he European Union has introduced new stringent measures that require Kenyan flower farmers to reduce the amount of fertilizers, pesticides and water used in the line of production, hence dimming exports of the commodity to the bloc, industry officials said Monday.
Clement Tulezi, CEO of Kenya Flower Council (KFC), said the new regulations are a threat to production with stakeholders warning that this would have adverse effects on quality and quantity.
Tulezi added that the regulations will undermine action on pests and diseases besides reducing soil fertility since the use of fertilizer will be limited.
“We are concerned by the new regulations from the EU which direct farmers to reduce the amount of water, fertilizer and chemicals that they are using,” Tulezi said during a briefing in the resort town of Naivasha, located about 90 kilometers northwest of Kenya’s capital, Nairobi.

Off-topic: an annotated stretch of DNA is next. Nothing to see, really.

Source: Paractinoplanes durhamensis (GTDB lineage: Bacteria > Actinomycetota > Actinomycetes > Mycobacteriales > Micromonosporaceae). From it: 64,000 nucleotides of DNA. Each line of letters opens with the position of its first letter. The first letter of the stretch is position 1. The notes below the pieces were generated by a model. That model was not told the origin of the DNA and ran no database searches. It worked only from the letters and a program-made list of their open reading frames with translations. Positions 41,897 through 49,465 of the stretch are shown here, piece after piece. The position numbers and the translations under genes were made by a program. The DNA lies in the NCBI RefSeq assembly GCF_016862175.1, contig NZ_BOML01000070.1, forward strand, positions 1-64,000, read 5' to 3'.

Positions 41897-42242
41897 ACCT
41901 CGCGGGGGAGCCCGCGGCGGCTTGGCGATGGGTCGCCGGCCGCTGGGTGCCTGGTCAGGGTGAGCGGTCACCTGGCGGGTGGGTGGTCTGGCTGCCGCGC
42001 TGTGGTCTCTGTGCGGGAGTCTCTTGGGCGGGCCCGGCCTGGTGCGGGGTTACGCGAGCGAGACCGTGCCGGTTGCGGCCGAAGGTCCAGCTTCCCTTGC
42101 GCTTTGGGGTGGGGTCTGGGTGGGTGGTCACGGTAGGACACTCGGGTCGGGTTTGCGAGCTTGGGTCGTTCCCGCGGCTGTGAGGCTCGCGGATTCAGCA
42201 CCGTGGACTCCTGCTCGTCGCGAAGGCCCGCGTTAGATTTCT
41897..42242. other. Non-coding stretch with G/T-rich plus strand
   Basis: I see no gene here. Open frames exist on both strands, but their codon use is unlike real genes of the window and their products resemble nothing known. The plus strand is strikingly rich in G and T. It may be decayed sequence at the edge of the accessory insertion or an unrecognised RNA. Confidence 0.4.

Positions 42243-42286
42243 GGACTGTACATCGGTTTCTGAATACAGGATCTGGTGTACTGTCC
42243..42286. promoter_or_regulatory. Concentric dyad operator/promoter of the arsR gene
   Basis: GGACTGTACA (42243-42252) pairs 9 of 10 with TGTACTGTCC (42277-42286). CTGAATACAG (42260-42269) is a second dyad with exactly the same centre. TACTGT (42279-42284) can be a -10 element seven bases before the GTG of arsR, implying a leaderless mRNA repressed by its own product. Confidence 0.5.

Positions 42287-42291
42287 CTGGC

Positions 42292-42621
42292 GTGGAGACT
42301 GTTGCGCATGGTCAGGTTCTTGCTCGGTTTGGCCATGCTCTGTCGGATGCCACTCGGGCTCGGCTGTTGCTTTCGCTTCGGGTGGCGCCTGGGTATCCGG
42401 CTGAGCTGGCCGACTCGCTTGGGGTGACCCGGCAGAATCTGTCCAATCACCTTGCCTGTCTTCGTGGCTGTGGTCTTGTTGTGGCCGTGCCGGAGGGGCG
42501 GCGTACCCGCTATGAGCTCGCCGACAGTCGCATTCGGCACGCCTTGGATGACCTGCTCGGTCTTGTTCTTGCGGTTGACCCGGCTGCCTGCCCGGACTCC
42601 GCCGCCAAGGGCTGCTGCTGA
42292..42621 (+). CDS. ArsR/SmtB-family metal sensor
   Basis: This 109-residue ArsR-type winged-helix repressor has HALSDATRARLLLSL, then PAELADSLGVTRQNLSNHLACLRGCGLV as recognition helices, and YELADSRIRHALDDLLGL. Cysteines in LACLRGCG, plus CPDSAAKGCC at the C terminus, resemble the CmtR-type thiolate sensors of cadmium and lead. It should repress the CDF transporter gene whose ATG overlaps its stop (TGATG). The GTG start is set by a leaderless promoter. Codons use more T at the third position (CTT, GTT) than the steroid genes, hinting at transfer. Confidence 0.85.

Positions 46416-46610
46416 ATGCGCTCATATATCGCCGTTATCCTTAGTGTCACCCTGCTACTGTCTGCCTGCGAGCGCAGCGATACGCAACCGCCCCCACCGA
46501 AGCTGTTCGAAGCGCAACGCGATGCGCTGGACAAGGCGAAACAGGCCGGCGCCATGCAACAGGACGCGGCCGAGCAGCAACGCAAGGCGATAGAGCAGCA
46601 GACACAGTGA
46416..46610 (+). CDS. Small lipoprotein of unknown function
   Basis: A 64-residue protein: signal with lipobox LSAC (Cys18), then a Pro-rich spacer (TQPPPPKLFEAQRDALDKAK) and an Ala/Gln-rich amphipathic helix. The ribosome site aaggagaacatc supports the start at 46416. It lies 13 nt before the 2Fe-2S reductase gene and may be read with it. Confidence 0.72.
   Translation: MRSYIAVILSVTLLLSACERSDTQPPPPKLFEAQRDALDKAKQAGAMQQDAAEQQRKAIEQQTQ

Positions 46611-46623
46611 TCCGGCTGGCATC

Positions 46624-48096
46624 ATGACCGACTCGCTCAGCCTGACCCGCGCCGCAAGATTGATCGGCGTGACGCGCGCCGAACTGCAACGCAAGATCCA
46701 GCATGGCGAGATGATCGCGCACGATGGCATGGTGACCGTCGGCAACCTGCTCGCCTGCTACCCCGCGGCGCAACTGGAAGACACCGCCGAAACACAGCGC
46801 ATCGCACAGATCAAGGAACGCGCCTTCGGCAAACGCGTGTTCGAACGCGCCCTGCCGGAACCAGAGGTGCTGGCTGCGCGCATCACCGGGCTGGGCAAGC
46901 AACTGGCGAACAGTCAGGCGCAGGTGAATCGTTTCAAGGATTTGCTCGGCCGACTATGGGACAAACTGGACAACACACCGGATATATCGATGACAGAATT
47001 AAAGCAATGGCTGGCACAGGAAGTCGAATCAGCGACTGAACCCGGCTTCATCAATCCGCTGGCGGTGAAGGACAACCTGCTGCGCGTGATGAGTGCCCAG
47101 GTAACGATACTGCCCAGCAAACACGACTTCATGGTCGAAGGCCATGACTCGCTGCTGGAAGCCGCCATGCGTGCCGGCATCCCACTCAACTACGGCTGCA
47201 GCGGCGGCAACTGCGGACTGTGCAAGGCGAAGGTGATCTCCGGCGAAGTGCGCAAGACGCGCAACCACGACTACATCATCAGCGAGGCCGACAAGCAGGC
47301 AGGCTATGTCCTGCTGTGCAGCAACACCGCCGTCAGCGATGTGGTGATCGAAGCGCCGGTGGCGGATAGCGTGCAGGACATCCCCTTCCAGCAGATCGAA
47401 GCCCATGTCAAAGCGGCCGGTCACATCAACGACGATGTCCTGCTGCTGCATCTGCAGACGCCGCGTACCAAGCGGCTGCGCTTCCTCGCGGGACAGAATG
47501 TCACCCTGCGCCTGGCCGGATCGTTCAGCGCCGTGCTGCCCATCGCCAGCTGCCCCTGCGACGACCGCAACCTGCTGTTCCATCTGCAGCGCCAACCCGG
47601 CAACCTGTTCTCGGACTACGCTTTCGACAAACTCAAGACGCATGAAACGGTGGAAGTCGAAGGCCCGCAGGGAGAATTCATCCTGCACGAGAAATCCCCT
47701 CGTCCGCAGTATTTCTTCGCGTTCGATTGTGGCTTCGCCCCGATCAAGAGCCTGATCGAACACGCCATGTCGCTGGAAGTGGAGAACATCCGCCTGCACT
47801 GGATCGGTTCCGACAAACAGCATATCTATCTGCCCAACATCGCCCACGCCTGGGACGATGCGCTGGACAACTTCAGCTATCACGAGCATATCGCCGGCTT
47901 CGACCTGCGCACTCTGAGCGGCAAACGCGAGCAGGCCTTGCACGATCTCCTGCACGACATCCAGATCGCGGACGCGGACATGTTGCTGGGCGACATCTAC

He regretted that implementing the new directives would lead to a drop in the quality of flowers and a spike in pests’ infestation.
He noted that small-scale flower growers were looking forward to tax rebates to boost their production capacity and ability to compete in the domestic and regional market.
Jack Kneppers, a leading flower grower in Naivasha, admitted that high fuel, electricity and freight charges could undermine sector’s growth, adding that the commodity was fetching dismal profits in the EU market despite high production cost.
“Many of the farmers are yet to fully recover from the pandemic and the situation has been worsened by the rising prices of fertilizer and other farm inputs,” said Kneppers.